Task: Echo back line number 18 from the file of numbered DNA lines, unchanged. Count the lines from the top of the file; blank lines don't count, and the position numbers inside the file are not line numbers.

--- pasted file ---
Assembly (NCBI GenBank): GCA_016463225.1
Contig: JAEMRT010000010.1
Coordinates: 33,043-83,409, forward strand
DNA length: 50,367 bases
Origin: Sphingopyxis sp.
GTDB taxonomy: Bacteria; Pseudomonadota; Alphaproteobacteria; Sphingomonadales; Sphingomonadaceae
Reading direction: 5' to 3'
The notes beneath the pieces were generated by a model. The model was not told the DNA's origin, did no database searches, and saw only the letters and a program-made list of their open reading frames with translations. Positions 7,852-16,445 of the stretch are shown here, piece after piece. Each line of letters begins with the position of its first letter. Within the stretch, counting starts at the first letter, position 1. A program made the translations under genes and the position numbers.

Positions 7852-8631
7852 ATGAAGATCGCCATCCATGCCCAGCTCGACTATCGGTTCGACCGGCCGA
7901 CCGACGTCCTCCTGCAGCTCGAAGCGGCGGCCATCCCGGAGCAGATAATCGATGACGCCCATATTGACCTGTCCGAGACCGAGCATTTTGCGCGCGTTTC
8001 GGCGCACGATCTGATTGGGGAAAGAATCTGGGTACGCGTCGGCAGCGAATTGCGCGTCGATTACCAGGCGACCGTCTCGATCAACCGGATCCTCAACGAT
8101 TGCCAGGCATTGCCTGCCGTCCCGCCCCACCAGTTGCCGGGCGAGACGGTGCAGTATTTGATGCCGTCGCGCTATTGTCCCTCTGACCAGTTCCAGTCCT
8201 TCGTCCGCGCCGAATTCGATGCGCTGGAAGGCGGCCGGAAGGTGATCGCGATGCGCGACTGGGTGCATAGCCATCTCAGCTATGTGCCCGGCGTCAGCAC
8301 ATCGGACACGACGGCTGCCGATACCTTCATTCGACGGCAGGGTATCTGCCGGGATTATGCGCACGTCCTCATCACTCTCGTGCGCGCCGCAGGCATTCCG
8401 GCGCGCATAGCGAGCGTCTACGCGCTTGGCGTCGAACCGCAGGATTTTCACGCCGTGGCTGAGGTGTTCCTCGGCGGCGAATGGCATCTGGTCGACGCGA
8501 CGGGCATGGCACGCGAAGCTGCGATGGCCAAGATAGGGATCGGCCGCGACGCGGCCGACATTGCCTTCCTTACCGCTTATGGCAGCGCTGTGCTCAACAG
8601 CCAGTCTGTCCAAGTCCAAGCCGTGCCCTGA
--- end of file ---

8601 CCAGTCTGTCCAAGTCCAAGCCGTGCCCTGA